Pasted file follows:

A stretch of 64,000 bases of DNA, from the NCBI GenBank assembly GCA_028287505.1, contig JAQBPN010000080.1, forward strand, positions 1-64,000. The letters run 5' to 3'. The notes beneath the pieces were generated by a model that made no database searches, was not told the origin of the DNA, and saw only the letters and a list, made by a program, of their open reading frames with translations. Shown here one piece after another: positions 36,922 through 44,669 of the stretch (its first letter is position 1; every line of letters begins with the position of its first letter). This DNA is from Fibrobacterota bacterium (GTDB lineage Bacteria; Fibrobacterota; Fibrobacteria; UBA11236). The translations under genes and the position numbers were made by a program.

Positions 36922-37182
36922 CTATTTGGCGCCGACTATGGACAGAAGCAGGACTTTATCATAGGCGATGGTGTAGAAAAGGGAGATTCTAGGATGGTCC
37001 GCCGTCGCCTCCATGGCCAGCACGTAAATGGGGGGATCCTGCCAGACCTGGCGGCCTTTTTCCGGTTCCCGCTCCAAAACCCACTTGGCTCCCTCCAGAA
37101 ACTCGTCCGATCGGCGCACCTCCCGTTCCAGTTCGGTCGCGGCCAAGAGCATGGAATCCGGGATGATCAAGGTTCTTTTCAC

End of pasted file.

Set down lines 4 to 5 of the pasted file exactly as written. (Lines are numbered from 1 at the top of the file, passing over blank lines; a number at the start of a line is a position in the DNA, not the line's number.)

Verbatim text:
37001 GCCGTCGCCTCCATGGCCAGCACGTAAATGGGGGGATCCTGCCAGACCTGGCGGCCTTTTTCCGGTTCCCGCTCCAAAACCCACTTGGCTCCCTCCAGAA
37101 ACTCGTCCGATCGGCGCACCTCCCGTTCCAGTTCGGTCGCGGCCAAGAGCATGGAATCCGGGATGATCAAGGTTCTTTTCAC